# How to relate a reaction barrier to the time the reaction needs to proceed?

As I am writing this I am at a conference and one of the participants just asked a question where he linked reaction barriers to durations for the reaction to complete. To paraphrase:

From our experience a reaction with an activation barrier of 15 kcal/mol should occur instantaneous at room temperature. An activation barrier of 20 kcal/mol takes about one to two minutes and an activation barrier of 25 kcal/mol needs about 10 hours.

I would like to rationalise this statement as it seems quite hand-weaving to me. How can I judge from (a possibly also computed) activation barrier how long a reaction will need to complete? For the the sake of the argument, let's only consider reactions that proceed in one step; generalisations may also be implied, but may be too complex.

In the comments (and the already existing answer) the Eyring equation is mentioned. If the connection between the energy values and the duration can be made with that, an illustrative example would be nice.

• We do have the Eyring equation $k = \frac{k_{B}T}{h}e^{-\frac{\Delta G^{\ddagger}}{RT}}$. Have you tried plugging in some values?
– Zhe
Oct 26, 2016 at 12:28
• @Zhe I'm aware of the equation and no, I have not tried plugging in some values. It was a statement I heard at the conference today and this was my way of making a mental note, so that I won't forget to investigate. I hope that this will provide some more insight further down the line. From this statement it seems that this is well established, although I never heard it, maybe established by experienced, and I wonder where did it come from and under what circumstances it will break down. I think the Eyring equation might give a first clue, but certainly won't be enough to justify it alone. Oct 26, 2016 at 13:42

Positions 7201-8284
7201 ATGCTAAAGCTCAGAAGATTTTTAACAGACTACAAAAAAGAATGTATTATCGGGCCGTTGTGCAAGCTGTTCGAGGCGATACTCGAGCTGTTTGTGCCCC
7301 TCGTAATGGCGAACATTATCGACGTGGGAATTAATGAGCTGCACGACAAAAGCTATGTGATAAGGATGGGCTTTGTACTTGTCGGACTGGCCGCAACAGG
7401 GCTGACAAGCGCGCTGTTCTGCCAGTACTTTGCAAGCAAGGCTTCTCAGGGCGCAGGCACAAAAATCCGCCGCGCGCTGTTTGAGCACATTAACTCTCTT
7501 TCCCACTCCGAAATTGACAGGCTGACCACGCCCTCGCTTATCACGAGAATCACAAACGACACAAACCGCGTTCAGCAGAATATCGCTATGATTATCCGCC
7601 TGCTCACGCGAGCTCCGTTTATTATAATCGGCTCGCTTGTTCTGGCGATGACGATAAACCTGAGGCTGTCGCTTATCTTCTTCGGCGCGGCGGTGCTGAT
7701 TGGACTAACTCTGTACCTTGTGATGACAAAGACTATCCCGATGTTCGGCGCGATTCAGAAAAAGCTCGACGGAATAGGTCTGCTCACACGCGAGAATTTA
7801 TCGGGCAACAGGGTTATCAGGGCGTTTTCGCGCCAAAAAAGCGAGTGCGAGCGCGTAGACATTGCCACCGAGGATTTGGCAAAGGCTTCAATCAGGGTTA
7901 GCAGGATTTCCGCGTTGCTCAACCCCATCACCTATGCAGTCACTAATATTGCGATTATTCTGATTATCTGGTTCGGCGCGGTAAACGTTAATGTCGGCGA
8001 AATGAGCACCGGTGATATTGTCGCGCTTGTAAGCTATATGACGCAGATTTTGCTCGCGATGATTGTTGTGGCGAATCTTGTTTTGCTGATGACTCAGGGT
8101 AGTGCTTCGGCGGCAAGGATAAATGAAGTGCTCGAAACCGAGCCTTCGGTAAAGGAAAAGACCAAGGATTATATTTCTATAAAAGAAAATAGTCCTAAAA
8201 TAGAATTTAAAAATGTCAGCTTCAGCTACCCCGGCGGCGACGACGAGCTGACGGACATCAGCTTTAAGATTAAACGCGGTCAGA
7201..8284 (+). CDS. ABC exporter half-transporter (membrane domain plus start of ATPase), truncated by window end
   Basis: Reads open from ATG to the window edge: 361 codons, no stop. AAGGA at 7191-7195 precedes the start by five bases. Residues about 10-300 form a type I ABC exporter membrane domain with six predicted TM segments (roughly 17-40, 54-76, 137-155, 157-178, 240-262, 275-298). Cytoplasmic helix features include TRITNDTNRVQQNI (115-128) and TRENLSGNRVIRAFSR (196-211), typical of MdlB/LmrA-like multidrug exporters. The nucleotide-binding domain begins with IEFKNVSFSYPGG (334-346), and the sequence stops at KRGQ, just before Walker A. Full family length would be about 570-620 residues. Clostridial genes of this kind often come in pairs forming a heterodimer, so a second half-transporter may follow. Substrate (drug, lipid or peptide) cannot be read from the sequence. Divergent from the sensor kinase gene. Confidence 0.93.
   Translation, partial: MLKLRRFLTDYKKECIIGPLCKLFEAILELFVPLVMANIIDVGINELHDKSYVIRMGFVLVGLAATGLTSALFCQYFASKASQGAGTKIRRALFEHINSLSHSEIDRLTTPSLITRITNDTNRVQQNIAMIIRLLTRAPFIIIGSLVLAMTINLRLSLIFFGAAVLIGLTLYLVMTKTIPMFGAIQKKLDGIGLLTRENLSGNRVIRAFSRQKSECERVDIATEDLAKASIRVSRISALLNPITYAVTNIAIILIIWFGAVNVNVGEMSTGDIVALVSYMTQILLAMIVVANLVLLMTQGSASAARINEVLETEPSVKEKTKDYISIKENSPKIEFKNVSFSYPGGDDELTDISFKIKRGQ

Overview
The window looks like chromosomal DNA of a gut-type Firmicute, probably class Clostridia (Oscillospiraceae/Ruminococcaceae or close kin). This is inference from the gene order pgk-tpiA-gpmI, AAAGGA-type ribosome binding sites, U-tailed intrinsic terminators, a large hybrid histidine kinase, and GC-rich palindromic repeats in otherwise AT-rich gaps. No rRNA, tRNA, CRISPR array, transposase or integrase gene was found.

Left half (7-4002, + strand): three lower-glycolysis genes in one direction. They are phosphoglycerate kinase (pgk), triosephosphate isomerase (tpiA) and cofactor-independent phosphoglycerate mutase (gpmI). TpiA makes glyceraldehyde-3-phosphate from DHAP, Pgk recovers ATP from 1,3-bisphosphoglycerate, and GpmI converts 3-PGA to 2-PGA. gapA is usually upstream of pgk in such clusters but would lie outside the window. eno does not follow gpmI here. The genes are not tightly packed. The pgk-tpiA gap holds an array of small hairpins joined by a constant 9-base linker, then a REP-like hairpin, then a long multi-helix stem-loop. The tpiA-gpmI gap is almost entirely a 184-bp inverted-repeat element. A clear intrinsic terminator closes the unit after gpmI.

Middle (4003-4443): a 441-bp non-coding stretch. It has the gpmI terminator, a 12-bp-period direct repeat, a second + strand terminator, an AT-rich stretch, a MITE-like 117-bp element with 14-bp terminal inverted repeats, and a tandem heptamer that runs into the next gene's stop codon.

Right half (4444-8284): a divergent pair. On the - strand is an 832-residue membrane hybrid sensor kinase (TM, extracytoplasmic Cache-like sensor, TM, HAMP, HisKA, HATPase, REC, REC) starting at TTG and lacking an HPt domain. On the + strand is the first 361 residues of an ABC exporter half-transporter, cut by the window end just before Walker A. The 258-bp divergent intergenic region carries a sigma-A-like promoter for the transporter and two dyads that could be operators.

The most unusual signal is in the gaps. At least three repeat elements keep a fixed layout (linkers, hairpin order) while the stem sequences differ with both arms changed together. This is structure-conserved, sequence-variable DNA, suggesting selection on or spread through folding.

• I plugged in some numbers for $T = 298\,\mathrm{K}$. For $15\,\mathrm{kcal/mol}$, the half-life of a first order reaction is 11 ms. For $20\,\mathrm{kcal/mol}$, 0.8 minutes. For $25\,\mathrm{kcal/mol}$, 64 hours. The top value is a bit off, but the others line up fairly well with "experience."
– Zhe
Oct 26, 2016 at 14:39
• Because of the exponential relationship between activation energy and rate constant this becomes very small for relatively small changes in activation energy and can easily become years. Just as well as most organic material, i.e. us are exothermic wrt combustion with oxygen. Incidentally, the Eyring eqn as quoted above is only for first order reactions, need to multiply by ratio of partition functions for other reactions, but it is a good 'rule of thumb'. Oct 26, 2016 at 19:42
• This earlier answer may provide some useful background.
– ron
Jan 4, 2017 at 16:09

Here are some back of the envelope numbers from using the Eyring equation:

$$k = \frac{k_{B}T}{h}e^{-\frac{\Delta G^{\ddagger}}{RT}}$$

Let's just assume we're at $298\ \mathrm{K}$ for the reaction, and the reaction is relatively simple:

$$\ce{A->B}$$

I constructed the following table by plugging in values. $t_{1/2} = \frac{\ln 2}{k}$

\begin{array}{|c|c|} \hline \Delta G^{\ddagger}\ (\mathrm{kcal\,mol}^{-1})& k\ (\mathrm{s}^{-1}) & t_{1/2} \\ \hline\hline 15 & 63.4 & 10.9\ \mathrm{ms} \\ 20 & 0.0138 & 50.2\ \mathrm{s} \\ 25 & 2.98\cdot 10^{-6} & 64.6\ \mathrm{h} \\\hline \end{array}